Comparison of mannitol and hypertonic saline in the treatment of severe brain injuries

Clinical article

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Object

The purpose of this study was to compare the effects of mannitol and hypertonic saline in doses of similar osmotic burden for the treatment of intracranial hypertension in patients with severe traumatic brain injury.

Methods

The authors used an alternating treatment protocol to compare the effect of hypertonic saline with that of mannitol given for episodes of increased intracranial pressure in patients treated for severe head injury at their hospital during 2006–2008. Standard guidelines for the management of severe traumatic brain injury were followed. Elevated intracranial pressure (ICP) was treated either with mannitol or hypertonic saline. Doses of similar osmotic burden (mannitol 20%, 2 ml/kg, infused over 20 minutes, or saline 15%, 0.42 ml/kg, administered as a bolus via a central venous catheter) were given alternately to the individual patient with severe brain injury during episodes of increased pressure. The dependent variables were the extent and duration of reduction of increased ICP. The choice of agent for treatment of the initial hypertensive event was determined on a randomized basis; treatment was alternated for every subsequent event in each individual patient. Reduction of ICP and duration of action were recorded after each event. Results obtained after mannitol administration were statistically compared with those obtained after hypertonic saline administration.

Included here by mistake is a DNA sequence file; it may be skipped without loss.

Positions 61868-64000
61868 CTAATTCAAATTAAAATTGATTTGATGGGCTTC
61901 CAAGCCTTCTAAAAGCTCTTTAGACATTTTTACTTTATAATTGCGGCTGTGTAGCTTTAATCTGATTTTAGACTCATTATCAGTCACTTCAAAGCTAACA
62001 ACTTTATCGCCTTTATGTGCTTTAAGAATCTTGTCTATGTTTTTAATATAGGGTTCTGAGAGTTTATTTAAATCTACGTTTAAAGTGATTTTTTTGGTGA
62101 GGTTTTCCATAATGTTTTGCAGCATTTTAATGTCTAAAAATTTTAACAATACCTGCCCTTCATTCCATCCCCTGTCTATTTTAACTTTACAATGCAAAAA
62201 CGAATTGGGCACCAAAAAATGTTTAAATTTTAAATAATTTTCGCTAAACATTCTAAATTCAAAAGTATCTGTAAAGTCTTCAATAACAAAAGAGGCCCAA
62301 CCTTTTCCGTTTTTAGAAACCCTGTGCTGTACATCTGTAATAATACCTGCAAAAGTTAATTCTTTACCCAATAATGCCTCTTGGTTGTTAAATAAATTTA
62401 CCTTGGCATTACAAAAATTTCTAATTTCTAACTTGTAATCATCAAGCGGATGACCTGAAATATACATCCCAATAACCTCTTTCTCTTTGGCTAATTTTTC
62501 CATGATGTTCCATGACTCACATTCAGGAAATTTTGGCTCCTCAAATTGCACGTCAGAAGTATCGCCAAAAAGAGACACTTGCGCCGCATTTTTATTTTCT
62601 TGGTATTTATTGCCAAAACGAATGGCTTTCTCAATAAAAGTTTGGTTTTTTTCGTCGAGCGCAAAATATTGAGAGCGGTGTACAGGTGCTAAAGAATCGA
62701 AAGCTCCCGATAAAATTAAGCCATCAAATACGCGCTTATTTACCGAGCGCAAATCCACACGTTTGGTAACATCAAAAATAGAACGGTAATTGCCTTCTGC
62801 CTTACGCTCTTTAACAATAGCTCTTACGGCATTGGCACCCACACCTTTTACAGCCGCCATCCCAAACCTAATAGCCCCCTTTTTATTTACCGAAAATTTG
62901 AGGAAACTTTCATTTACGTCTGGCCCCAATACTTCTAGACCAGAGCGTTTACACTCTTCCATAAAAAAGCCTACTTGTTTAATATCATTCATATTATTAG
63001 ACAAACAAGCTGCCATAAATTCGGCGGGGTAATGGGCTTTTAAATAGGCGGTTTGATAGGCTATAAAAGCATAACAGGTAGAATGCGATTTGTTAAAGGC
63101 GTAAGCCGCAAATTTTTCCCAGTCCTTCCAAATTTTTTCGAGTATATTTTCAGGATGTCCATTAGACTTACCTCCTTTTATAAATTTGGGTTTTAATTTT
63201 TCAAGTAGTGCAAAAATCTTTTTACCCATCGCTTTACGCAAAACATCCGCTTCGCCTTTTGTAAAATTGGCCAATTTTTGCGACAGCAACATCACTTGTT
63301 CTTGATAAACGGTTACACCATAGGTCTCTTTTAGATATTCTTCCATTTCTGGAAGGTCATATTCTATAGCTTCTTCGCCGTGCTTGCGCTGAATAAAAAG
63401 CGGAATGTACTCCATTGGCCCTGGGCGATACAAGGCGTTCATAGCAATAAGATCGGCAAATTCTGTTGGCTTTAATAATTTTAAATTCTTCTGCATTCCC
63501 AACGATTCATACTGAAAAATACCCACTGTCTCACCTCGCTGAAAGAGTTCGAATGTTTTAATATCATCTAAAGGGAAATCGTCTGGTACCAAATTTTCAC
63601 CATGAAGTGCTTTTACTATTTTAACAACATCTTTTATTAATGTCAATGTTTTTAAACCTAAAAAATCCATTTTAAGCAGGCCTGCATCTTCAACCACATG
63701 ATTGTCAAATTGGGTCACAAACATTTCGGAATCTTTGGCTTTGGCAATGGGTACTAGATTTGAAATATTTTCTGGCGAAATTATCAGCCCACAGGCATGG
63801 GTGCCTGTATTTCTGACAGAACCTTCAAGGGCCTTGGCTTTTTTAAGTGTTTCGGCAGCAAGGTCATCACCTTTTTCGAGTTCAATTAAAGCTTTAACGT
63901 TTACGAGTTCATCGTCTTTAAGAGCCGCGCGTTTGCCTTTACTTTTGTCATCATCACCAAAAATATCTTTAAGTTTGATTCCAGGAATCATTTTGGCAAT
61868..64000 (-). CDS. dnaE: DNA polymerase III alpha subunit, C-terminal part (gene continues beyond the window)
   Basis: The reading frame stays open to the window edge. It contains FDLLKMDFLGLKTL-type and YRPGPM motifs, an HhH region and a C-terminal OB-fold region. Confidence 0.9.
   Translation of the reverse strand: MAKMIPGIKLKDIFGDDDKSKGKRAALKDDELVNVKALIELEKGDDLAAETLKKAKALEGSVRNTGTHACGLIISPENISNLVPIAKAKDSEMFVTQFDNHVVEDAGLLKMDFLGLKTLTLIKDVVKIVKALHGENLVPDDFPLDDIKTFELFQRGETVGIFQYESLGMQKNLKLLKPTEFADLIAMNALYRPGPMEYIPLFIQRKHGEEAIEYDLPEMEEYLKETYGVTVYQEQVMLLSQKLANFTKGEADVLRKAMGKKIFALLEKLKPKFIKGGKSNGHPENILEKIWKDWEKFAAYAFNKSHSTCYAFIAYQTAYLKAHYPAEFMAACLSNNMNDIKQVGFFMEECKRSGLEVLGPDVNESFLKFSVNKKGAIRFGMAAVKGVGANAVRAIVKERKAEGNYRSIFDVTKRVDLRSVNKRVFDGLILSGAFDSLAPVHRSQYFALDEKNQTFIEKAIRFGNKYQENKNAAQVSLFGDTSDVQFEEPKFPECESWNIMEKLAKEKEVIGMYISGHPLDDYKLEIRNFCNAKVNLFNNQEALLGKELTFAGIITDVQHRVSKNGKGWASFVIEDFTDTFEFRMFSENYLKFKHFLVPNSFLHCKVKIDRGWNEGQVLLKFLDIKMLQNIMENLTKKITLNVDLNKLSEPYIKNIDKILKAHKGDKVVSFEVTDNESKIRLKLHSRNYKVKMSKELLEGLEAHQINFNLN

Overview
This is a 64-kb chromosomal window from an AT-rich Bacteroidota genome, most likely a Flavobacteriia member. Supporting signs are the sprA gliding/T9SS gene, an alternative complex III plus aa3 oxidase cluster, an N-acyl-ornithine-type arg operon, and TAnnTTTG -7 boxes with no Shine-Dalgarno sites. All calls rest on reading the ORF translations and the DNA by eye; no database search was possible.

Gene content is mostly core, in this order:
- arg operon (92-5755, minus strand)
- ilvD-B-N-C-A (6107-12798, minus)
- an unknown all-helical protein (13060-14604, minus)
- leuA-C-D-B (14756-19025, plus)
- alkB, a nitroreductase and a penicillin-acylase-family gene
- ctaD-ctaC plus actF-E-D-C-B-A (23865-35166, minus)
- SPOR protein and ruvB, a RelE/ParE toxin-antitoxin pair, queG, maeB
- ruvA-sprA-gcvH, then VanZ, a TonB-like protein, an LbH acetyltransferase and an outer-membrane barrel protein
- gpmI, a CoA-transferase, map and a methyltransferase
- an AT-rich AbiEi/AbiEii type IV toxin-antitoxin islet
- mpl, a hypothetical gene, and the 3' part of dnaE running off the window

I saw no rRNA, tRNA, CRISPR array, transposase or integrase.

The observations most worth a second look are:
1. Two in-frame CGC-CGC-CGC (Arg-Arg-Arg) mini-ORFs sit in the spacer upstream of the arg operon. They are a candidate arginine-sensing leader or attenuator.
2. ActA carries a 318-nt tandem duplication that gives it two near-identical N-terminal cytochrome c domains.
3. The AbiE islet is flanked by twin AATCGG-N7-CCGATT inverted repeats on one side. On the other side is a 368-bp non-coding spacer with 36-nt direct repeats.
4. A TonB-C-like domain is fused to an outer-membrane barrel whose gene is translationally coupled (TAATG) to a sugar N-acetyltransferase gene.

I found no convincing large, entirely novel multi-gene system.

Results

Data pertaining to 199 hypertensive events in 29 patients were collected. The mean decrease in ICP obtained with mannitol was 7.96 mm Hg and that obtained with hypertonic saline was 8.43 mm Hg (p = 0.586, equal variances assumed). The mean duration of effect was 3 hours 33 minutes for mannitol and 4 hours 17 minutes for hypertonic saline (p = 0.40, equal variances assumed).

Conclusions

No difference between the 2 medications could be found with respect to the extent of reduction of ICP or duration of action.

Abbreviations used in this paper: GCS = Glasgow Coma Scale; ICP = intracranial pressure; TBI = traumatic brain injury.

Article Information

Address correspondence to: Nikolaos Sakellaridis, M.D., Karaiskaki 23, 15451, Neo Psychiko, Attica, Greece. email: nicksac2@hotmail.com.

Please include this information when citing this paper: published online November 19, 2010; DOI: 10.3171/2010.5.JNS091685.

© AANS, except where prohibited by US copyright law.

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